Perhaps it was because the performance was at Beethoven’s Hall. What would Beethoven have said, were he alive today? He’d be sorely disappointed, I would’ve thought. He was not one to stand on ceremony. One famous incident had him turning his back to visiting royalty, and when asked, he is reported to have said: “Royalty you have aplenty, but there is only one Beethoven!” Which is why it is said his statue in the Münsterplatz has him with his back to the building behind, once a Royal Palace, now Bonn’s main Post Office.

Lately I have found time to do some things I’ve been putting off. One is mending – somehow it seems so time-consuming, sewing on a missing button or stitching a frayed seam. But I found that it is actually quite pleasant to take time – it only takes a few minutes – to sit down and sew and mend beloved pieces of clothing. And when, every so often, I can lift my eyes from my sewing and can gaze at the garden where there is always some sort of action – blackbirds and robins and wrens scrounging about on the lawn, or blue tits and magpies and jays sampling the peanuts and suet balls dangling from the yew – it is time and attention well spent.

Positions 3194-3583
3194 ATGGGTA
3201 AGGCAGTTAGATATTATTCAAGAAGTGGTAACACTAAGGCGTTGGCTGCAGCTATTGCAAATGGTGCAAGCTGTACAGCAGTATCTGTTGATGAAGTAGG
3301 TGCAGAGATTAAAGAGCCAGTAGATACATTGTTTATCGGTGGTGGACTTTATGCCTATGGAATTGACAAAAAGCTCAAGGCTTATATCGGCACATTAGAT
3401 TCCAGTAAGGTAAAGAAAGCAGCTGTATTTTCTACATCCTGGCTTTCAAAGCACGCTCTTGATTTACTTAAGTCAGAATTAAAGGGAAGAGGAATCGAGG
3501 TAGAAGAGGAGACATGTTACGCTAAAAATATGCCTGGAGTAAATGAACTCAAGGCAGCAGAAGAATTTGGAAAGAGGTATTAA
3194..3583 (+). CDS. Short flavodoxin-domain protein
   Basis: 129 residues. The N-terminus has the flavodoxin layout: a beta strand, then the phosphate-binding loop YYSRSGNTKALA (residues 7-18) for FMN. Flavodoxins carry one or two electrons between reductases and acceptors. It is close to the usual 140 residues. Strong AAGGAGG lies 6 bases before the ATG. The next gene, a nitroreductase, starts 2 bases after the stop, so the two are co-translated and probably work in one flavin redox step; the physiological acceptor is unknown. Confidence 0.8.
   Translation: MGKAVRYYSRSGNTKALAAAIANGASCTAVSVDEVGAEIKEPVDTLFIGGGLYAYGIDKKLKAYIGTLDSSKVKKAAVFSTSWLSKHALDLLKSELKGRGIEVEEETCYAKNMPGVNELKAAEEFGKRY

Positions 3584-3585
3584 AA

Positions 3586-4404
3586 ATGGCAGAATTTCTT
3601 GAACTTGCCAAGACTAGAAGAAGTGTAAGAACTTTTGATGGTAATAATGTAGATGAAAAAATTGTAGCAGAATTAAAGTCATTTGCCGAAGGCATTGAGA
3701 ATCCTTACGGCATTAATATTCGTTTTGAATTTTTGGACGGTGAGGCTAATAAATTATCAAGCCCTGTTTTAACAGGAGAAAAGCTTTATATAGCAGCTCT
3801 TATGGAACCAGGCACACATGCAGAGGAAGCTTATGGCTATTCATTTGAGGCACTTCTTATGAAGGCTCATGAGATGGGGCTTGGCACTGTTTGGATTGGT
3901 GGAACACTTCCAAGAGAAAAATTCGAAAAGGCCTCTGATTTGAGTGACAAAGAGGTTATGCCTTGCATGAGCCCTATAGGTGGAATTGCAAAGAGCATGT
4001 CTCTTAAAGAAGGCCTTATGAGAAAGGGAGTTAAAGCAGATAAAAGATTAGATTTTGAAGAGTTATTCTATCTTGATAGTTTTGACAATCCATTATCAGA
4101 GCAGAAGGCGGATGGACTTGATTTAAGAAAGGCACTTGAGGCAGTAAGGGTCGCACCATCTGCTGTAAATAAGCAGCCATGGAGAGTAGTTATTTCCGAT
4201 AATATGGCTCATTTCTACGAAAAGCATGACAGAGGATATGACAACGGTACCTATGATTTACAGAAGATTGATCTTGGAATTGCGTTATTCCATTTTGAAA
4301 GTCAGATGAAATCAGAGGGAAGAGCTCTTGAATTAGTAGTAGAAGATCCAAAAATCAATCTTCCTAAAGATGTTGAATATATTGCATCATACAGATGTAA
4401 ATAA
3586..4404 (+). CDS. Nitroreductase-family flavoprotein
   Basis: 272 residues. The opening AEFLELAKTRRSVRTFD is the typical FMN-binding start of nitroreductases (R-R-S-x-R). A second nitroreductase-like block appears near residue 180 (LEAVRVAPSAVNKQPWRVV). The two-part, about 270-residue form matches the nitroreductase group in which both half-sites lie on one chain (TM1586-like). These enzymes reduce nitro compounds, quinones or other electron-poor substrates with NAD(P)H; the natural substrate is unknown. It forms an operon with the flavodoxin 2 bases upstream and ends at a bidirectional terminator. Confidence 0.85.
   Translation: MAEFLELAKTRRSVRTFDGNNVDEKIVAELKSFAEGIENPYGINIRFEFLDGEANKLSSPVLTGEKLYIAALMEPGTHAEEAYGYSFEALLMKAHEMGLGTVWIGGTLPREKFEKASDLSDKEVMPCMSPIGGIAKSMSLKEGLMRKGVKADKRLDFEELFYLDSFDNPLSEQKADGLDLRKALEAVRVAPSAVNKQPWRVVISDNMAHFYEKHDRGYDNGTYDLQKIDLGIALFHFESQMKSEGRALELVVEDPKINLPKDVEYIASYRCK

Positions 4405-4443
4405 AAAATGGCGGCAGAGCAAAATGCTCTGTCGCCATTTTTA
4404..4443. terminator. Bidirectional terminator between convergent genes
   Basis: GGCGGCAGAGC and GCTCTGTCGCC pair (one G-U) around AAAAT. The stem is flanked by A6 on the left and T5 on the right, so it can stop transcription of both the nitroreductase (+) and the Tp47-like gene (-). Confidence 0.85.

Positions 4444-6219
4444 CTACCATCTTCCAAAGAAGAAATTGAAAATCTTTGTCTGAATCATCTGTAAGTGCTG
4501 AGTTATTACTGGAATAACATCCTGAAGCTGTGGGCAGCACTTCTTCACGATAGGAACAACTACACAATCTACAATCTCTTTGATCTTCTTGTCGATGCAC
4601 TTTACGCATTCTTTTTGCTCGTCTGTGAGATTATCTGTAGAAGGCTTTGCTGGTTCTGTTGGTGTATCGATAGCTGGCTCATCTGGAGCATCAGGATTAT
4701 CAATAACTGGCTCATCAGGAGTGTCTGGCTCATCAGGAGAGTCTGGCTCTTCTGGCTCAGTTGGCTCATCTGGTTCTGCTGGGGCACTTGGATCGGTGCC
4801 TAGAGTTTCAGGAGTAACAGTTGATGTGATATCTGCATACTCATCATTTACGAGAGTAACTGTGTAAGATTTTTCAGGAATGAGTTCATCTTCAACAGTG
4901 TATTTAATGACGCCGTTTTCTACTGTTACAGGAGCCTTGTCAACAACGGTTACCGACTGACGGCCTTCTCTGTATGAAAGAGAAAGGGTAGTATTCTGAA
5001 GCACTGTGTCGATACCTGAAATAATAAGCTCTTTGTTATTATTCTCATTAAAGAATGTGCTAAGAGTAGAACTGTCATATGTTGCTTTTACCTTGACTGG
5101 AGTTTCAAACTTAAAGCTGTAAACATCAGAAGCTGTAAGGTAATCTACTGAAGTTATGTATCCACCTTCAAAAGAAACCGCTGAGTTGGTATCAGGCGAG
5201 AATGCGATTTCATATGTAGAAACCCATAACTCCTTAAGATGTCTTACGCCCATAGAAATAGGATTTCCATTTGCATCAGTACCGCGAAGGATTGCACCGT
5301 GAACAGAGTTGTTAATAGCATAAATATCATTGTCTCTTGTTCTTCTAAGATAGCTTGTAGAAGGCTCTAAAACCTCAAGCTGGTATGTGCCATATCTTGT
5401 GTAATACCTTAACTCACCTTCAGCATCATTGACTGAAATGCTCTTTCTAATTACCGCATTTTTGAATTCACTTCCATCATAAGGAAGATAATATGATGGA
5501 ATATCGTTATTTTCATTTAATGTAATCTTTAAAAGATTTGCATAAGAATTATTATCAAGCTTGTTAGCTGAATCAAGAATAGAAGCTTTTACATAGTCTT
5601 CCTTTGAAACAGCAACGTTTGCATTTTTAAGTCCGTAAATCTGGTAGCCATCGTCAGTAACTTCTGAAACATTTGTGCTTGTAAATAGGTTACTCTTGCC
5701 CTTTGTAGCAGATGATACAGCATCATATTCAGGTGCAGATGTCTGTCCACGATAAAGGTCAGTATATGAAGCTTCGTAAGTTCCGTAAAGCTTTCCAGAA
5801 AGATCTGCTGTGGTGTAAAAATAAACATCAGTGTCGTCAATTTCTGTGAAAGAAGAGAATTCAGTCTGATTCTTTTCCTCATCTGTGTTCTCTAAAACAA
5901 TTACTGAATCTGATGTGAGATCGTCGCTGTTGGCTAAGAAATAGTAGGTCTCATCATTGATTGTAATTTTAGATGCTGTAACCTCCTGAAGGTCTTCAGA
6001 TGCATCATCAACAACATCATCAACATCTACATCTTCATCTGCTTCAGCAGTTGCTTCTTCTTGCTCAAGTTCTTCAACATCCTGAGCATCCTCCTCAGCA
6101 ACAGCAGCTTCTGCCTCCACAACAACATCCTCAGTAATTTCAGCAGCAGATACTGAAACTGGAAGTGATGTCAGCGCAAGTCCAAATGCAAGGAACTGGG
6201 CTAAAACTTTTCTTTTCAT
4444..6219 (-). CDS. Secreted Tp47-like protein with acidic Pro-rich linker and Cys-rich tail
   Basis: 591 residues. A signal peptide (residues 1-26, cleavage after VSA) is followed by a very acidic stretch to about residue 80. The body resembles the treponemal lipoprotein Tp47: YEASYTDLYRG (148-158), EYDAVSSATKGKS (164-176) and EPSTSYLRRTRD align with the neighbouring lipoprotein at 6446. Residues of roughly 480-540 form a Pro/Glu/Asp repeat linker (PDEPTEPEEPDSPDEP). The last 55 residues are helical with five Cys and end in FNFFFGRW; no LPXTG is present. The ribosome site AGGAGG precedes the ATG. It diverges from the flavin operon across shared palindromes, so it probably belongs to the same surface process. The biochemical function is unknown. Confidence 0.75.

Another long-put off thing that I’ve finally accomplished is planting the spring bulbs that I’d bought earlier. Although I have until December theoretically to plant them, I am glad I’ve done it. Into a large clay pot (to deter the resident moles and voles) I’ve put in layers, from the bottom to the top, tulips – dark purple, almost black to go with pale apricot ones; grape hyacinths – a deep blue almost black on top and paler lower down, at least the photo shows them to be so; and blue crocuses. The button alliums (Allium sphaerocephalum) I’ve planted among the lavenders and rosemary in front, where their pale green and purple bubble heads will go nicely with the silver- and blue-greyish foliage of the herbs, the Elijah Blue Festuca grass, and the nearby artichoke (which I hope will survive the winter again). I’m keeping my fingers crossed that the voles find these tiny onion bulbs not to their taste (or so I’ve read, but I don’t know whether the voles read the same publications I do) and that the moles do not dig them up before they’ve bloomed and seeded themselves. I love having these spring bloomers to look forward to during the cold months.

Although I am a sun lover, I do relish the subtlety of a foggy early autumn morning and the aesthetic effect of a translucent veil on the back garden and nearby woods. Amazingly, even the sounds of traffic seem deadened. Despite the lack of sun, it is lovely.

For all of these that have made my days enjoyable – stirring music from my youth, planting spring bulbs and anticipating their blooms, morning fog veiling the trees, the regularity of bird visits, and even the homely but satisfying and strangely comforting task of mending – I am thankful. The sun has finally burned off the fog and the crow is on its perch atop the fir. Unbelievably, it promises to be yet another sunny day!